Also from The New York Times, a cogent editorial on what Congress should be focusing on when looking at the practices of tech companies. “Asking companies whose business models revolve around exploiting data-based consumer-influence techniques to explain their privacy policies seems about as useful as asking sharks to hold forth on veganism,” the editorial states. Marc Rotenberg, executive director of the Electronic Privacy Information Center, a prominent digital rights nonprofit, adds that “Congress should not be examining privacy policies” so much as looking at “business practices.”

And right on time, Facebook today revealed another massive security breach. The Washington Post reports that as many as 90 million Facebook users were affected--but that number could rise.

As reported in American Libraries, the House this week passed the Marrakesh Treaty Implementation Act. "The legislation, passed by the Senate in June, provides a copyright exception for “authorized entities”—including libraries—to make materials available across borders to people with print disabilities whose countries have already ratified the treaty." ALA President Loida Garcia-Febo said implementation of the treaty "will exponentially increase the availability of accessible reading materials to Americans and people around the world with print disabilities." The bill now awaits the president's signature.

Nieman Lab uses a study of the British newspaper The Independent to explore a thorny question: "What will happen when newspapers kill print and go online-only?" The answer is: nothing good. "Shutting down print doesn’t drive those readers to print-like consumption habits on digital devices. Instead, they become a lot like other digital readers—easily distracted, flitting from link to link, and a little allergic to depth."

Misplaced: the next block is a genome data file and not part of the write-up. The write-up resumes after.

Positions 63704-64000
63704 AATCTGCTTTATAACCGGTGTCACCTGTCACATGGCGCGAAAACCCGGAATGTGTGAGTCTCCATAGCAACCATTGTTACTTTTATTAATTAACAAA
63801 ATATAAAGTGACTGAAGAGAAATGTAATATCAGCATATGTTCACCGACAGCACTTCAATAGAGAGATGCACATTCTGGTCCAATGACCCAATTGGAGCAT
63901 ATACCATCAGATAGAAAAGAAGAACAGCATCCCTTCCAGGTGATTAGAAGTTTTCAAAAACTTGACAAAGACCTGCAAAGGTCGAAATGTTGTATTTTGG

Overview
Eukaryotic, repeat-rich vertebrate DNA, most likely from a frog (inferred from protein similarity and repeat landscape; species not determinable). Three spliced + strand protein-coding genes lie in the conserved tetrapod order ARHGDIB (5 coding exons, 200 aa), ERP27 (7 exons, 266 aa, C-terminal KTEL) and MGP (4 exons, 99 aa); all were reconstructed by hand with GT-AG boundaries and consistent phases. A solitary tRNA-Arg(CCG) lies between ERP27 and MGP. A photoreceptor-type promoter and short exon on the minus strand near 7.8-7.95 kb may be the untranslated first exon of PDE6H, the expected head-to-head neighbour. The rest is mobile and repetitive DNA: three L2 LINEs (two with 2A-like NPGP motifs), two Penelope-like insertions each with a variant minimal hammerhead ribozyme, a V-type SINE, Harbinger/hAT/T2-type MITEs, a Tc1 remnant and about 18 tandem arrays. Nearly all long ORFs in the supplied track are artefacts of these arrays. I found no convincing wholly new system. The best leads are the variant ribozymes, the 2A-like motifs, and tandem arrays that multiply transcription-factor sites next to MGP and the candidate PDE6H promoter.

Gary Price at InfoDocket has a report on a new data analysis from Pew that suggests “the share of Americans who go online, use social media, or own key devices” has plateaued in the past two years.

From Quartz: "Six eerily accurate and hilariously wrong media predictions from the past."

Citing a lack of funding, the Free Library of Philadelphia will staff less than half its libraries on Saturdays, reports, a major cutback. “For years, all branches of the Free Library of Philadelphia opened on Saturdays during the school year, providing patrons access to computers with internet to prepare resumés, apply for jobs and complete homework; heat in the winter; and safe spaces after school,” the report notes. But a funding shortfall means “only 23 of the system's 54 libraries will open on Saturday” this fall.

Curbed reports that the Brooklyn Public Library will debut a new branch in Dumbo in 2020, the 60th branch of BPL and the first new Brooklyn Public Library branch built since 1983.

From eSchool News , a brief but interesting look at how administrators should be working with school librarians. “A modern-day school library is looking more like an airport lounge than what many of us may have been accustomed to. Students are sitting in comfortable spaces, talking and sharing. Schools have the opportunity to work with the librarian to create these collaborative spaces to promote better interaction between students, teachers, and other staff throughout the building.”

Finally two items related to net neutrality: Wired reports on the FCC's puzzling, adverse reaction to localities trying to set up their own broadband networks: "The FCC is on a march to smother local authority by blocking states from regulating any aspect of broadband service, supporting states that have raised barriers to municipal networks, deregulating pricing for lines running between cities, and removing local control over rights-of-way that could be used to bring cheaper access into town."

And from Broadcasting & Cable, a report on California's net neutrality bill going down to the wire. Governor Jerry Brown has until Sunday to sign the bill into law. Proponents say they remain confident he will do so, but they grow a little more concerned by the hour.